Immunomodulation in multiple sclerosis: promises and pitfalls.
Dendrou CA., Fugger L.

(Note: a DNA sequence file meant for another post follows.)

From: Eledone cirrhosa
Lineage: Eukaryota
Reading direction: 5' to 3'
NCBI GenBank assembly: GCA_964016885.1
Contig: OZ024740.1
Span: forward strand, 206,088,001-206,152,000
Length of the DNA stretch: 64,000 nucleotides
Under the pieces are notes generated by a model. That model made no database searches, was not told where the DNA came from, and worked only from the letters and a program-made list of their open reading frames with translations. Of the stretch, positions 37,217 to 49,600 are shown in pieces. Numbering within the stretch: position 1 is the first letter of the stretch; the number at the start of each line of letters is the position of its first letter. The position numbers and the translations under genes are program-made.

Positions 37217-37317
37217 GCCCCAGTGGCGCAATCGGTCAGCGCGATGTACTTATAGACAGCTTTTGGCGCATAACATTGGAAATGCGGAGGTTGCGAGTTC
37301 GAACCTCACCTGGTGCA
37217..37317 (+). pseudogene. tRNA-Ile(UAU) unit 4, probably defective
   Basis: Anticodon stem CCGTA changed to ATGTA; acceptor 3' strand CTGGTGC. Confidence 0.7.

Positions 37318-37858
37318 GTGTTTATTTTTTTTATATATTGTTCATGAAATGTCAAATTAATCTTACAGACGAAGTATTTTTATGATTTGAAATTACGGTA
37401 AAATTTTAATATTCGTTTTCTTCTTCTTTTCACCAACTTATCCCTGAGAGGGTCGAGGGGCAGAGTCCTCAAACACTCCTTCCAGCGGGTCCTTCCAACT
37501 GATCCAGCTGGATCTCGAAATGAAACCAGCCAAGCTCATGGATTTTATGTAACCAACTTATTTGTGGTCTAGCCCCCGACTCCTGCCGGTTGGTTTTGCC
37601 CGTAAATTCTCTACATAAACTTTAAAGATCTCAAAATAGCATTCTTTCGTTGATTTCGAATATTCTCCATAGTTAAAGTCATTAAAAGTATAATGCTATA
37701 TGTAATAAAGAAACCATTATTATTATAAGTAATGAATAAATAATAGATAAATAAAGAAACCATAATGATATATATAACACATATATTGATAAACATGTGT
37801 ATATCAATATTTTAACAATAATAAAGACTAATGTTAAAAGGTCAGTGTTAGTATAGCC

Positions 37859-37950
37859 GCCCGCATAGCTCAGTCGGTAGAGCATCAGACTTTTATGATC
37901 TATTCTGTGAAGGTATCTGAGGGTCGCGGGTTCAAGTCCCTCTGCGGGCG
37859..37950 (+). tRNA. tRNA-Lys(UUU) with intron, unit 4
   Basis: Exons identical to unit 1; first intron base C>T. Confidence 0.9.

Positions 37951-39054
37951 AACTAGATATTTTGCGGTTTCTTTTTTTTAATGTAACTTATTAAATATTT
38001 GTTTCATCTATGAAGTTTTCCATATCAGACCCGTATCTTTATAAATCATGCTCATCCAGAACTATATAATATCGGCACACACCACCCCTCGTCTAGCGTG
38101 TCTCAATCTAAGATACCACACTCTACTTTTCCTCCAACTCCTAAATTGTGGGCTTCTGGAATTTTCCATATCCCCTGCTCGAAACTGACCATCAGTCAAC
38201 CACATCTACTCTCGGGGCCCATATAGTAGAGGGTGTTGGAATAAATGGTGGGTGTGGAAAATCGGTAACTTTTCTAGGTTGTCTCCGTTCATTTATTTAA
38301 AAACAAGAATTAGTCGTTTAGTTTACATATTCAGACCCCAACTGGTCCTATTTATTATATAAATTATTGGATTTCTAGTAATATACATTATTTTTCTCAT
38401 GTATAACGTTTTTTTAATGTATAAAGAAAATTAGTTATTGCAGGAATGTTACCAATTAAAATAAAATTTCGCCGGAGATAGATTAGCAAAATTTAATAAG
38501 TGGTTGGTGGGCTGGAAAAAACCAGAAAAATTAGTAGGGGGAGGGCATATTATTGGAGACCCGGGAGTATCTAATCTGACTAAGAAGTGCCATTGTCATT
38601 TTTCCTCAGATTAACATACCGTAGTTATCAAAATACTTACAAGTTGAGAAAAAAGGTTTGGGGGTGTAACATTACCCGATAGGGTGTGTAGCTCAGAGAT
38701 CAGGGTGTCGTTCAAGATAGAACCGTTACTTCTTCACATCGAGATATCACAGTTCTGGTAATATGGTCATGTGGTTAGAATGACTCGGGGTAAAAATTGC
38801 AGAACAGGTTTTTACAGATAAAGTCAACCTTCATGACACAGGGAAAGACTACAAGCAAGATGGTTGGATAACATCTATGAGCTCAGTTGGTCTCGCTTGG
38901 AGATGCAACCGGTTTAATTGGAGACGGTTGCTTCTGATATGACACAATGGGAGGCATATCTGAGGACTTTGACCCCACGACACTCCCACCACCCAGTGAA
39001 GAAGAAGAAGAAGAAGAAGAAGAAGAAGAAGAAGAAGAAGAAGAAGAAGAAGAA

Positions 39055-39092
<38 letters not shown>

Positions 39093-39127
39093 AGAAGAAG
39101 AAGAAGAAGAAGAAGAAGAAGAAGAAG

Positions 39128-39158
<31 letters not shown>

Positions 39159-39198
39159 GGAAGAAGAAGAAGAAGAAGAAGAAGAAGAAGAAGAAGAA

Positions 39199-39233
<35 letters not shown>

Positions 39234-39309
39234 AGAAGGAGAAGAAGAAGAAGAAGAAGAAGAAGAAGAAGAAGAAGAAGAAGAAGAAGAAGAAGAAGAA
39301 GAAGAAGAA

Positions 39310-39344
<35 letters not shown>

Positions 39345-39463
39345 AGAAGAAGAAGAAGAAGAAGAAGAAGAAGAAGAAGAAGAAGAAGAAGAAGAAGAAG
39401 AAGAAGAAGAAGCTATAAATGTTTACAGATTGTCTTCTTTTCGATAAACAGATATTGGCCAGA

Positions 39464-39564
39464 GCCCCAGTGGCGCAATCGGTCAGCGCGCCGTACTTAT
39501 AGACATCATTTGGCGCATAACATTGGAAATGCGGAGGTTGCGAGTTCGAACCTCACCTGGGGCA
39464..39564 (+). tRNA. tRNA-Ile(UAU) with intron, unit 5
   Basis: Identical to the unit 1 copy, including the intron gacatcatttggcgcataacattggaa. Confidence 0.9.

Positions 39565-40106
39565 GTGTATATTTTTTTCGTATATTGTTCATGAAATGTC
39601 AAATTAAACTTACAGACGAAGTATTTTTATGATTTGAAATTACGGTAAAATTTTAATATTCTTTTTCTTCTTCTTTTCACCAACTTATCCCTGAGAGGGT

Multiple sclerosis (MS) afflicts about 2.5 million people globally and poses a major personal and socioeconomic burden. The recognition of MS as an inflammatory disease, characterized by infiltration of immune cells into the central nervous system, has spurred research into the autoimmune etiology of the condition and has provided the rationale for its treatment through immunomodulation. Experience with immunotherapies in MS to date has suggested a disparity between the observed immune cell infiltration and the progressive loss of neurons. However, recent clinical efforts are providing new insights into progressive MS that once again place the immune system at center stage. This article reviews the main mechanisms of MS immunopathogenesis, and the benefits, risks and challenges of immunomodulatory treatments for the disease.